INSKEEP: NPR's Allison Aubrey. Thanks.

AUBREY: Thank you, Steve.

(SOUNDBITE OF MUSIC)

MARTIN: The Supreme Court may have tossed abortion decisions back to the states, but groups against abortion rights are still making a nationwide push.

INSKEEP: They spent almost 50 years laying the groundwork for so-called trigger laws to go into effect once federal abortion rights were overturned.

INGRID DURAN: We were able to really get a little bit more creative with our laws and seeing just how far can we go to effectively protect unborn children.

MARTIN: That's Ingrid Duran of the National Right to Life Committee. Utah's among several states with a trigger law. A federal judge is hearing arguments today over whether to let the measure go into effect after temporarily halting the restrictions. But how did we get here?

INSKEEP: NPR's Ximena Bustillo is following their efforts. Welcome.

XIMENA BUSTILLO, BYLINE: Thank you for having me.

INSKEEP: Who are the two groups you are focusing on here?

BUSTILLO: I focused on the National Right to Life Committee and Americans United for Freedom. These are two groups that for decades have been working with their staffs to craft legislation for statehouses to really heavily restrict abortion or outright completely ban it on the hope that one day Roe would be overturned. The way that these groups work is that they write their own bills that state lawmakers can just copy and paste and put their name on, or they can kind of take independent parts and provisions to make into their own bills that might eventually be signed into law. I spoke to Elizabeth Nash, the state policy analyst at the Guttmacher Institute, a think tank that supports abortions. Here's what she said.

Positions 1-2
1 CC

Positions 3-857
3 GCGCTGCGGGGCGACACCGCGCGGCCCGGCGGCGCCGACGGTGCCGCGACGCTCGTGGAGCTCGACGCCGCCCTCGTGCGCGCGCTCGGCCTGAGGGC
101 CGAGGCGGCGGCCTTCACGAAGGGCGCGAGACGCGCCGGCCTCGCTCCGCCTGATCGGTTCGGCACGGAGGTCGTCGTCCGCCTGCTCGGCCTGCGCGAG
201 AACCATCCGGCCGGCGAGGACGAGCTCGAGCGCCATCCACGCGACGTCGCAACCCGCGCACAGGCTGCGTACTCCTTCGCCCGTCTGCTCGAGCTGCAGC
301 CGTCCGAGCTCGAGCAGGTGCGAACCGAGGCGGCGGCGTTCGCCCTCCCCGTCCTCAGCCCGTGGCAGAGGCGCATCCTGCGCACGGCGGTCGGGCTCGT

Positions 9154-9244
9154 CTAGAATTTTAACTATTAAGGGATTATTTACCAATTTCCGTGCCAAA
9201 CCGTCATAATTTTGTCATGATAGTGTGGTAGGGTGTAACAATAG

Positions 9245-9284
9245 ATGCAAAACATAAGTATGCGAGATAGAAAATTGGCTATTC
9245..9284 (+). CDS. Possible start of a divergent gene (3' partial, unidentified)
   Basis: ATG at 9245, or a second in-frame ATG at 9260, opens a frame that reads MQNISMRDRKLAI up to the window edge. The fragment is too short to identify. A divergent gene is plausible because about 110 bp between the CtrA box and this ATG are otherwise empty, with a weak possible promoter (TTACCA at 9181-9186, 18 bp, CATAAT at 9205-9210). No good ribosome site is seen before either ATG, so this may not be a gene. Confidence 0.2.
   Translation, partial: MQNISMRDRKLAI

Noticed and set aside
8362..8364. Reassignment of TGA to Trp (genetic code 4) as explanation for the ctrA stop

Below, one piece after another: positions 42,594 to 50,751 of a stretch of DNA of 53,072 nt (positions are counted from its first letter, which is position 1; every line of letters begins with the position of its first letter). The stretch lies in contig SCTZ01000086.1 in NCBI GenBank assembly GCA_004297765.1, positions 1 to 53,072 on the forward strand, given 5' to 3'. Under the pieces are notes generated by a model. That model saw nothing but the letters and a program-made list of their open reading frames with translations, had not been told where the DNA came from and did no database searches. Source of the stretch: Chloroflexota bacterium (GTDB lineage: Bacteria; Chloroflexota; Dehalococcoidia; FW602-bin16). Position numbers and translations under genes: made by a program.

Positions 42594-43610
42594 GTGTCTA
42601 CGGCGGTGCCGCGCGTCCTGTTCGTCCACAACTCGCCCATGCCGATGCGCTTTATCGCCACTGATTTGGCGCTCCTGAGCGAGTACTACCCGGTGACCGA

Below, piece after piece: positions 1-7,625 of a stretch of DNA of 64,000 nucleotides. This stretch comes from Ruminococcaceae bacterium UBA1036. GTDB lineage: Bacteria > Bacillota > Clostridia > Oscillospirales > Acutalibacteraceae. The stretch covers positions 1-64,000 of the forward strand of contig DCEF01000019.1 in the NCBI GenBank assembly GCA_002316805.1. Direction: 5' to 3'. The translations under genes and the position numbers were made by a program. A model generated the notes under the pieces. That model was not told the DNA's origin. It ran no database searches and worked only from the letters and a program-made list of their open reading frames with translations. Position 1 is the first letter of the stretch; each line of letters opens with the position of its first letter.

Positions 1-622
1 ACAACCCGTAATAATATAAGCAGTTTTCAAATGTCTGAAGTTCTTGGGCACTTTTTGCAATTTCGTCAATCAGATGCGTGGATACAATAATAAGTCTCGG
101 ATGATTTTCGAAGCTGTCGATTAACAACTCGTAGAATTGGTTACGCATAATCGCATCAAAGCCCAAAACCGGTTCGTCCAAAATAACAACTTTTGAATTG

ELIZABETH NASH: So we saw these legislatures adopting restriction after restriction, and that moved states to then start thinking about abortion bans because most of these states had adopted pretty much every restriction in the book.

BUSTILLO: They also have state affiliates that will do much of the same work. These organizations were successful in using their legal service, using their knowledge base, using their ability to lobby, to incrementally set the groundwork for total abortion bans in some states in the hope that Roe would be overturned.

INSKEEP: Oh, that's interesting. So they were working at the state level with an idea of how the bills passed there might be judged by the Supreme Court eventually. How did their strategy evolve over all these many years?